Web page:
Quantum of Solace


Director:Marc Forster

Cast:Daniel Craig, Olga Kurylenko, Mathieu Amalric, Judi Dench

Running Time:106.00


In 2006, after being scoffed by critics and fans alike, Daniel Craig made his Bond debut in Casino Royale. The film, which took audiences to the beginning, became an instant favorite as it overwhelmingly busted box-office record, becoming the highest grossing Bond film ever. With its intense premise and adrenaline-filling ending, audiences left the theater wanting more. After two long years, fans are finally getting what they want as Craig resurfaces as Agent 007 in Marc Forster's Quantum of Solace.

Set almost twenty minutes after the conclusion of Casino Royale, Quantum of Solace opens with a fast-paced car chase, reminding viewers of the upgraded status of Bond. The opening scene prepares for the non-stop action that lies ahead. Much like Casino, this film is full of adrenaline-rushing action, violence and blood. It is a far cry from 1962's Dr. No, the franchise's first stephen. Even with the high powered action sequences, the film still finds time to push its story, making it a full throttle film that both pleases and excites.

Most notable in the film is its star Daniel Craig. Making his second run at the infamous Agent 007, Craig carries a load of pressure from critics and fans. And he has succeeded without question. Craig has created an intense, ruthless and modern version of Bond. He has transformed the series and given new life to the once dying franchise. His movement, expressions, and leveling stares are well executed and sincere. But all of this is minuscule in comparison to his strong acting. Craig has charisma, charm and a real way with words, making him the perfect match for his unprecedented character.

But even with a powerful performance, Quantum of Solace never became the 'Daniel Craig Show.' Instead, Craig is forced to compete with Mathieu Amalric, who gives a stellar performance as Dominic Greene. In the film, Greene is a corrupt businessman who is looking to use his power and reputation to control the demand of one of the world's most precious natural resources. His character is extremely complex. Amalric successfully brings the character to life, and viewers will detest him. His actions are fluid, his mannerisms devilish. But most importantly, his interactions with Craig are flawless. Seeing two men of immense power, persuasion and ability stand face-to-face is a truly miraculous sight. It will send a shiver up viewers' spines in anticipation for a heated scene of hand-to-hand combat. Be prepared for all hell to break loose.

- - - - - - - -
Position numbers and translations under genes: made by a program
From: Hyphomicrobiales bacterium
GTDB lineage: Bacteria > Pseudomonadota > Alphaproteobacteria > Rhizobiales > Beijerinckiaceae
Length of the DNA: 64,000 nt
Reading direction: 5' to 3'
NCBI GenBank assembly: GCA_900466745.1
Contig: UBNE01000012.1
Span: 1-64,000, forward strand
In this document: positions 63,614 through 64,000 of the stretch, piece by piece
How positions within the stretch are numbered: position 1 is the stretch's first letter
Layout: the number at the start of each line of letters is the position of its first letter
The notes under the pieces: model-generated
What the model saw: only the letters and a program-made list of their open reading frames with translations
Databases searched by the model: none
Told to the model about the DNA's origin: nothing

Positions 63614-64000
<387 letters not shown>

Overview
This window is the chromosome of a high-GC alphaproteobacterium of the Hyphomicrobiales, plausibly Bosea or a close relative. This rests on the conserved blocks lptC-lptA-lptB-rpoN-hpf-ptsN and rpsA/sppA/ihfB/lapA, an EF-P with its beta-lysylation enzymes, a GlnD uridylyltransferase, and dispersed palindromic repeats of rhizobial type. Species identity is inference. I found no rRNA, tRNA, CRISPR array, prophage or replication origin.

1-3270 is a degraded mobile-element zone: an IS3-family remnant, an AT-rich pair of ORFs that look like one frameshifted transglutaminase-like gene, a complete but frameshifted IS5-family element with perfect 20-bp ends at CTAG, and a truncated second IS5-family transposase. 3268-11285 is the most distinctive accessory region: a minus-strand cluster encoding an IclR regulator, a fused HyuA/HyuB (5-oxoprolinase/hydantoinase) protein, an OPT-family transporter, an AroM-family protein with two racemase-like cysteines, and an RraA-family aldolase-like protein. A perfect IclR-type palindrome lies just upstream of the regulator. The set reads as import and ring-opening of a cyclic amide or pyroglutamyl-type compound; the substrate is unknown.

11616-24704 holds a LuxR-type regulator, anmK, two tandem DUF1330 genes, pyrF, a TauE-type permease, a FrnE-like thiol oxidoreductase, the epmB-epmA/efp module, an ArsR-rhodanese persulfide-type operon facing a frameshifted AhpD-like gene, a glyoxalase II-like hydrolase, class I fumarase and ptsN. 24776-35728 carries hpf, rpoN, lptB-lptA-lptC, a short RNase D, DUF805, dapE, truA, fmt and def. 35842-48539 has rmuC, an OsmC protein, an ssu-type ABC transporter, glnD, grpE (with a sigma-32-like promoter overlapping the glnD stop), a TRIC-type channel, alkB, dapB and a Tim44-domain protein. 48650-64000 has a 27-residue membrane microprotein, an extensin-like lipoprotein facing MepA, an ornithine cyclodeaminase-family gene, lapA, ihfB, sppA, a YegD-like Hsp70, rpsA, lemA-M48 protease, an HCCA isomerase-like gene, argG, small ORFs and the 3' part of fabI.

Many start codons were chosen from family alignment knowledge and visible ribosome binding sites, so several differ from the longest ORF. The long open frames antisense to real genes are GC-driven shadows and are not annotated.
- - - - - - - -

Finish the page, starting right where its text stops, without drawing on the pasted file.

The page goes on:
But it doesn't stop there. In a scene full of testosterone, it is a great moment when audiences get their first glimpse of Olga Kurylenko. Having starred opposite Timothy Olyphant and Mark Wahlberg in Hitman and Max Payne respectively, it is a pleasant surprise to witness Kurylenko's flourishing talent. She is anything but a typical Bond-girl. Even though she usually graces a scene with either Craig or Amalric by her side, Kurylenko effectively portrays Camille, a woman who introduces the two male leads. And while many Bond-girls of the past have wasted the opportunity to play such a character, Kurylenko makes the most of her screen time. She utilizes her opportunities, and serves as a vital role in the formation and progression of the story.

Director Marc Forster also deserves a lot of credit. Capturing the essence of the story, Forester successfully translates the raw emotions and intimate character interactions onto the big screen. His directing choices set in motion a wild turn of events that will have viewers guessing at every turn. From the close up shots of Craig to the perfectly placed sets and action sequences, the film is put together with seamless precision, and Forester's work does not go unnoticed.

But the film is not sold on its performances. Instead, it is its ability to tell a strong story that is cohesive with the series, all while giving audiences the high-octane thrill ride that they want. With a running time of only one hour and 46 minutes, Quantum of Solace is the shortest Bond movie ever. In all honesty, the film's length is perfect. When the closing credits begin to role, viewers will find themselves on an energy high, extremely satisfied with how things played out.


About Stephen Davis

Stephen Davis
I owe this hobby/career to the one and only Stephanie Peterman who, while interning at Fox, told me that I had too many opinions and irrelevant information to keep it all bottled up inside. I survived my first rated R film, Alive, at the ripe age of 8, it took me months to grasp the fact that Julia Roberts actually died at the end of Steel Magnolias, and I might be the only person alive who actually enjoyed Sorority Row…for its comedic value of course. While my friends can drink you under the table, I can outwatch you when it comes iconic, yet horrid 80s films like Adventures in Babysitting and Troop Beverly Hills. I have no shame when it comes to what I like, and if you have a problem with that, then we’ll settle it on the racquetball court. I see too many movies to actually win any film trivia contest, so don’t waste your first pick on me. My friends rent movies from my bookcase shelves, and one day I do plan to start charging. I long to live in LA, where my movie obsession will actually help me fit in, but for now I am content with my home in Austin. I prefer indies to blockbusters, Longhorns to Sooners and Halloween to Friday the 13th. I miss the classics, as well as John Ritter, and I hope to one day sit down and interview the amazing Kate Winslet.

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